Tokyo School Life (ENG)
I really thought I was going into a full-blown harem game. Not that I’ve played one before, but I’ve watched enough anime to have built a concept in my head of a pervy foreigner falling into every possible creeper trope. That’s not to say that there aren’t any of these moments, but the ones that do occur are so heavily coated in sugary innocence that I found it difficult to be upset, let alone feel the light disgust that I had expected. In fact, I almost feel like there may be a higher ratio of legitimately sweet moments in Tokyo School Life than in most of my otome.
Written by H.R.Crabtree
This game is so god damn cute! The main character is immediately presented as the ultimate weeaboo. He taught himself to speak and understand Japanese through watching anime, with a little help from a local friend whom he, of course, refers to as ‘senpai’. This may be one of the more accurate uses of that word for any otaku. I’m reminded of the time a game store clerk stated quite matter-of-factly that, “You can’t learn Japanese from anime and games.” Well tell that to our protagonist! He has been awarded two months at his academy’s sister school in Japan after achieving the highest grades in his class. Talk about the dream!
One thing I want to immediately praise this game on is how it handles little cultural differences. The game opens with a notice regarding how Japanese name are ordered (last-first) to help avoid confusion in the story. I love this! First, I love that they take the opportunity to teach something. And second, I love that they have enough faith in their audience to keep things like this culturally consistent.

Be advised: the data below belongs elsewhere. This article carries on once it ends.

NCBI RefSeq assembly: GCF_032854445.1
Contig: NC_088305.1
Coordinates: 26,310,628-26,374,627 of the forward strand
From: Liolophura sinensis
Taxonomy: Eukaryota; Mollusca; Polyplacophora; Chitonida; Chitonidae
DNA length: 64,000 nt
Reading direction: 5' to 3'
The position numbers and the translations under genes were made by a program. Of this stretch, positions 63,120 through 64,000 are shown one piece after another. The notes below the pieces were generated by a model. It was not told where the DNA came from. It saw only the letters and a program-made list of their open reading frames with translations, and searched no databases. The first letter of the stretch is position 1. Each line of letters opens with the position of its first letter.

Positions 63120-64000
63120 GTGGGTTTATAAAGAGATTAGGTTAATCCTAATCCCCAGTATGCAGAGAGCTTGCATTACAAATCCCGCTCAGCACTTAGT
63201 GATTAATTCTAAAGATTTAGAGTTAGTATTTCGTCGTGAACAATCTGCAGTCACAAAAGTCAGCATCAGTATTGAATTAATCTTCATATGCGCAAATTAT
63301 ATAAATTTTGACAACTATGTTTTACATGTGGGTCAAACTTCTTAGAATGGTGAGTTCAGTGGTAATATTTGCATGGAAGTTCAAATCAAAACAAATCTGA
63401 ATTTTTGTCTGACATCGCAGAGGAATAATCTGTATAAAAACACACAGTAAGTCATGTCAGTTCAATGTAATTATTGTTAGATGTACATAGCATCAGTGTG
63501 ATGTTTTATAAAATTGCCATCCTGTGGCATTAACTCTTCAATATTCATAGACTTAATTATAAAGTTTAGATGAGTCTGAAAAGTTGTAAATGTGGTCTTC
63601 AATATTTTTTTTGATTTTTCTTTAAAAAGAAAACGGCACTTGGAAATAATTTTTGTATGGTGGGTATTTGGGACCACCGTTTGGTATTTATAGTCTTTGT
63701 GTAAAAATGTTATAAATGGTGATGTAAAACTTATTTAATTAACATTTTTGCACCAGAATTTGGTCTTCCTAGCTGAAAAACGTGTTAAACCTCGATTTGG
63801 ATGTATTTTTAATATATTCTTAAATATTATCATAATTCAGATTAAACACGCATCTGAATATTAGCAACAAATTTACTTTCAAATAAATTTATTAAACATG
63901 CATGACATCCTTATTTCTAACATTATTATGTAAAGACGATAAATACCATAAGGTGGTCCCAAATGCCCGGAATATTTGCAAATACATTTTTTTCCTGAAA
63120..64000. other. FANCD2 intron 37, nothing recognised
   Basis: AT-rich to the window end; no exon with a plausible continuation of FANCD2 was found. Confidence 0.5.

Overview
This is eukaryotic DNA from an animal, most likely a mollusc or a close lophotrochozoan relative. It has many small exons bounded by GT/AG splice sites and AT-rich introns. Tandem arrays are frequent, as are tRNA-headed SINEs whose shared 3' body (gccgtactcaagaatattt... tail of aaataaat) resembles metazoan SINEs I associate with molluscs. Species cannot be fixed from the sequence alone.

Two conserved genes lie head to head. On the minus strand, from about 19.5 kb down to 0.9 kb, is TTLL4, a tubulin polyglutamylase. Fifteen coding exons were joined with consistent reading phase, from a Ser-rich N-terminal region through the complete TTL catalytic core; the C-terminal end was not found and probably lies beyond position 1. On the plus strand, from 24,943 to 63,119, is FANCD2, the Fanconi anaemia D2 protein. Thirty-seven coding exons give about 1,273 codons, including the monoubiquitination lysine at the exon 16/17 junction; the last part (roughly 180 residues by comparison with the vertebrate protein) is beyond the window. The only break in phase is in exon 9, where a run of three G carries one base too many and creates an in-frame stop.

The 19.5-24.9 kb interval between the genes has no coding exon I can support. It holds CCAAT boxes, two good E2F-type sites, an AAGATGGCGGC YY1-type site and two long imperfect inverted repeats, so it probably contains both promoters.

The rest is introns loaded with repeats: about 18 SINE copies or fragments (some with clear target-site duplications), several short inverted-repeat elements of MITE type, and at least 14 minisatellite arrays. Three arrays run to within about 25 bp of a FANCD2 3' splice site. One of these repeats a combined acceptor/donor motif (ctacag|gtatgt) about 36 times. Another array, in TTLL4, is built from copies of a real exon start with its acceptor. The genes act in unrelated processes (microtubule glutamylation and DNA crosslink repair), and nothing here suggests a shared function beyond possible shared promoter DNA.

I absolutely adore how the concept of the game is then reflected in the actual gameplay. There is a very interesting function to run text simultaneously in different languages. You can select your main text, which appears at the bottom of the screen, and then a secondary text that runs in the top left corner. The options are English, katakana, kanji and romaji. When I first saw this, I was flabbergasted. And I assumed that there was no way that the intent was what I thought. But I found that this feature is even mentioned in the game’s blurb, specifically as a mechanic to help one learn or practice Japanese, or I guess even potentially the other way around. I can’t speak to how functional it is and I turned it off early on, partially because I am easily distracted and running two texts is the perfect way to get me all off track. Nonetheless, I am thoroughly impressed that a feature like this even exists! I know that my watching anime and playing countless visual novels has taught me to understand a very small amount of Japanese and the concept of trying to assist that in-game is honestly one of the coolest things I’ve seen. Far from the more common erasure of culture from Japanese media, Tokyo School Life embraces it and willingly shares all it has to offer.
The three girls of the story are all unique and interesting while at the same time still adhering to the expected stereotypes. First is Karin, whom you physically run into while on your way to your first day of school. She immediately presents herself as what we otaku like to refer to as ‘tsundere’. She is this to a t. Within moments of ‘meeting’ Karin you have been accused of assault, being a pervert and threatened with the police. She is clearly going to be a handful.
Second is Aoi, the lovable sporty type with a surprising intensity. She wears her emotions a bit more openly and has a tendency of forgetting herself to the needs of those around her. Aoi’s story was one of my favorites, simply because it was provided so slowly and never failed to surprise me.